A sample text widget

Etiam pulvinar consectetur dolor sed malesuada. Ut convallis euismod dolor nec pretium. Nunc ut tristique massa.

Nam sodales mi vitae dolor ullamcorper et vulputate enim accumsan. Morbi orci magna, tincidunt vitae molestie nec, molestie at mi. Nulla nulla lorem, suscipit in posuere in, interdum non magna.

a year later

A year ago we moved.

Hubs and I have different perspectives on how the last year has gone.

For me, it’s been tough.

To tell you the truth, it’s still hard to swallow.

Life here is so different. Yes, there’s been a change in urban sprawl, but there’s also been a change in our family. Those two factors have proven to be a potent combination.

We’ve added two wee ones so I stay home more.

I stay home more therefore I know where nothing is.


I lived in Yichang for 2 years before we had a baby. That’s 730 days of hitting the streets, meeting people, finding out where to buy this or how to negotiate for that.

I’ve only been downtown in JiuJiang a handful of times and never on my own.


I’m not scared. I can speak Chinese. I love buses. (I loathe owning a car.)

But I can’t manage a 4 year old, a 22 month old and a two month old by myself. Seriously. It’s difficult to get the stroller on and off the bus while wearing Selah in the Ergo.

Worse than physically moving the stroller is the fact that I have to take Sianna out of it to get the stroller off the bus. That leaves Sianna stranded at the top of the bus steps. Occasionally, someone will offer to help her get down, but their kind intentions send her into a meltdown because she doesn’t like people talking to her much less touching her.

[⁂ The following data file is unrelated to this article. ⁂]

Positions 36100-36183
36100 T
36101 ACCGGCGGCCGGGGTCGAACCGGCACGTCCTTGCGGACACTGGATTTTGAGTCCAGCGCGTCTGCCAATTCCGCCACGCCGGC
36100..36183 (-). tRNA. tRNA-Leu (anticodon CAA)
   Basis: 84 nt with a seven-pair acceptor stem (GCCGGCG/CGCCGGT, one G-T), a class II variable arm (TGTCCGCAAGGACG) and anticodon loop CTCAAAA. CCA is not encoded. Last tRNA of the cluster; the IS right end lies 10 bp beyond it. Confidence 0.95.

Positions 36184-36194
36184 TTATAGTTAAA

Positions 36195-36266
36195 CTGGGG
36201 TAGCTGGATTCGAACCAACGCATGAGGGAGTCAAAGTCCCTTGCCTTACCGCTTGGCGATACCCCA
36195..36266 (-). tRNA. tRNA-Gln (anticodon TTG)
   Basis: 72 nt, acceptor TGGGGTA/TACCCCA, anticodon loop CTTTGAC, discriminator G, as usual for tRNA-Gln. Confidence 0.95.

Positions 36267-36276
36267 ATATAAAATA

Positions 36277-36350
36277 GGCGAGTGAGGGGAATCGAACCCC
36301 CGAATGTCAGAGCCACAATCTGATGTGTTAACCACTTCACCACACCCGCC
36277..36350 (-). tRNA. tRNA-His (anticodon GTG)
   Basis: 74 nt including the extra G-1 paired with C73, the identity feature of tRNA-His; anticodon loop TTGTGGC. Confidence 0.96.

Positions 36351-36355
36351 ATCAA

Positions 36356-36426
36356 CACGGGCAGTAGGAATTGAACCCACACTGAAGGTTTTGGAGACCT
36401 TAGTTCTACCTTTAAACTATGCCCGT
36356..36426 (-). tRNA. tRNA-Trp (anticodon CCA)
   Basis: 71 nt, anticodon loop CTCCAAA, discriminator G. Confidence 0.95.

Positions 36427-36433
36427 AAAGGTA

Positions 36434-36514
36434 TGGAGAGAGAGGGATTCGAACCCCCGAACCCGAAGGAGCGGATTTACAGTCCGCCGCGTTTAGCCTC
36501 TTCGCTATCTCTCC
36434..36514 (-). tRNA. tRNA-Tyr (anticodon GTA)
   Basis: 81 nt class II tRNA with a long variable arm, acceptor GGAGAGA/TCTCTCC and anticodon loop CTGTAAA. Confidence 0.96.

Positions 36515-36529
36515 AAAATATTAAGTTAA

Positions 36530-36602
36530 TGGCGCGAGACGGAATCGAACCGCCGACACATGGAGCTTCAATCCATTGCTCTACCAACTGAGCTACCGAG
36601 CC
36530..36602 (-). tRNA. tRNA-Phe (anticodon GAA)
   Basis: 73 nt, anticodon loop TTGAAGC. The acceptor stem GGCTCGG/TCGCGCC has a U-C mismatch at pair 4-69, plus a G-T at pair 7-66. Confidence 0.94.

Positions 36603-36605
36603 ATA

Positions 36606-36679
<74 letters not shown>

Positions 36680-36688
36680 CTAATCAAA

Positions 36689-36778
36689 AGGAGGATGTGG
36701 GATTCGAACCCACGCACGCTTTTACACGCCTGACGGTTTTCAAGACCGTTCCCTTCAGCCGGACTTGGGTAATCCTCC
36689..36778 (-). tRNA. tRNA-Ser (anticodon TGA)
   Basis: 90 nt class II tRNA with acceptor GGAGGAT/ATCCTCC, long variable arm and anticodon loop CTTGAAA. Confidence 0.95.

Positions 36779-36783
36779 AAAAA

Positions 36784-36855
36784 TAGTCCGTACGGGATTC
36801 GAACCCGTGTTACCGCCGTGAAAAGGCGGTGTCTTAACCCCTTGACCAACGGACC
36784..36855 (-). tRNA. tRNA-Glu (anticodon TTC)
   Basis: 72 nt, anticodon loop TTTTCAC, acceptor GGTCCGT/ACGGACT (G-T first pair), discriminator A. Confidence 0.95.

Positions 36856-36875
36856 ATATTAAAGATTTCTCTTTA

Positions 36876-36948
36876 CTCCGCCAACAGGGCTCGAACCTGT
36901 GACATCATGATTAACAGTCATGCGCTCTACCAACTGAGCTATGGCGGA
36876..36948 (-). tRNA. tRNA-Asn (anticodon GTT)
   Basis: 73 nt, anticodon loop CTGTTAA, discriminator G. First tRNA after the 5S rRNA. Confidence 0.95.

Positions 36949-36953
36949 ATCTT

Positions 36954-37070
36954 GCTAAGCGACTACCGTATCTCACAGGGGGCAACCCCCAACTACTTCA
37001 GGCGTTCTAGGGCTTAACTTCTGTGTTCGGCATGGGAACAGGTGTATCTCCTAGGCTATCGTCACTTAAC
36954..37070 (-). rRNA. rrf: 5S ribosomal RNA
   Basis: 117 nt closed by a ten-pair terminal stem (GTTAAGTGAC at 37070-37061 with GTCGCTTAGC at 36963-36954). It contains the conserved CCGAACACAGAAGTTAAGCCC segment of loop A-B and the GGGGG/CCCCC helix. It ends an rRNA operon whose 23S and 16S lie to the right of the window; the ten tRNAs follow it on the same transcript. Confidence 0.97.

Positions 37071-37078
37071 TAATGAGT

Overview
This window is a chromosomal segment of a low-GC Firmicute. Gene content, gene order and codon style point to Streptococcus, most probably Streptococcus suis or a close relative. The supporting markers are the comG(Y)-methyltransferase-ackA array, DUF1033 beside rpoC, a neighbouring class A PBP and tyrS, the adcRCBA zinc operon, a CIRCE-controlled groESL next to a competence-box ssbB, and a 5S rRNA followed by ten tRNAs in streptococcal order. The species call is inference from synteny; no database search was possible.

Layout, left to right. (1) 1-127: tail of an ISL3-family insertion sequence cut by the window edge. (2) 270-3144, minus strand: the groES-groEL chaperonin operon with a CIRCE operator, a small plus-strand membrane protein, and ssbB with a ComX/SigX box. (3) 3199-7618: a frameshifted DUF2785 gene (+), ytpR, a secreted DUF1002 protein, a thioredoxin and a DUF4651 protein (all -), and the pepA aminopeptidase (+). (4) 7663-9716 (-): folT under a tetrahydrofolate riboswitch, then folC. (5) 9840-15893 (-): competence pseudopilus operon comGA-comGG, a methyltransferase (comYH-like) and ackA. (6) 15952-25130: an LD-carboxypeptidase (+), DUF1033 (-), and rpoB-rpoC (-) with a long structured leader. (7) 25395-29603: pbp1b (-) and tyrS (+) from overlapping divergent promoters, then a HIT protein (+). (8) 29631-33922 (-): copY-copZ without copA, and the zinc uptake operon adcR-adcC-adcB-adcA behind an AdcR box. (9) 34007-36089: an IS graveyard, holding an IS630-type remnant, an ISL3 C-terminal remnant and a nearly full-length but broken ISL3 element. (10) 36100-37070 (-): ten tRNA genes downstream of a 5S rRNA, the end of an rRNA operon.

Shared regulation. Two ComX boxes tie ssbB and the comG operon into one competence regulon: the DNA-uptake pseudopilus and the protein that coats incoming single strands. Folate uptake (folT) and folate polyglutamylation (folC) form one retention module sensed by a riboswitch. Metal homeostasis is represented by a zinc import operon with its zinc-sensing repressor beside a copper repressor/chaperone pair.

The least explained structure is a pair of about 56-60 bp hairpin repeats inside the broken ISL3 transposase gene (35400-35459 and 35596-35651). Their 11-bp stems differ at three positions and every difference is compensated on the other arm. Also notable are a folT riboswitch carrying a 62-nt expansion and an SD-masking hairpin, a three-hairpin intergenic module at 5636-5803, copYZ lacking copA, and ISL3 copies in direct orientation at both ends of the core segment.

All this to say, I don’t know where alot of things are: the fabric market, a frame shop, parks, popular restaurants, the bookstore, the wholesale market, etc.

When I am in town, I always lose my bearings.

So, what do I know?

This neighborhood and the surrounding streets as far as my legs or my bike will take me.

I have growing relationships with the vegetable sellers, the small shop owners, and convenient store workers and the other parents or grandparents who hang out at the playground. We go outside everyday.

Deep friendships have also been slow to form. I know it takes years to make real friends, but I’m also sensing that having more than one child is so foreign to the local ladies that they simply don’t know how to relate to me.

All my close girlfriends in Yichang had one child. At that time, I had one child too! It was our common bond. Our kids were the same ages so it was easy to pal around.

Now, with three kids, I’m pretty sure I’m the local Octomom.

I see the other Mom’s when we all drop our kids off at preschool. Then, most Moms go to work or a few go shopping. I return home to Sianna and Selah.

I’m not complaining about my family life. Goodness knows I love these kids. I just live in a place where having three kids is ABNORMAL.  “Too much trouble.” is a phrase I hear daily.

Life in JiuJiang feels so different because my season in life is not the same.

But I know for sure this is exactly where we are supposed to be.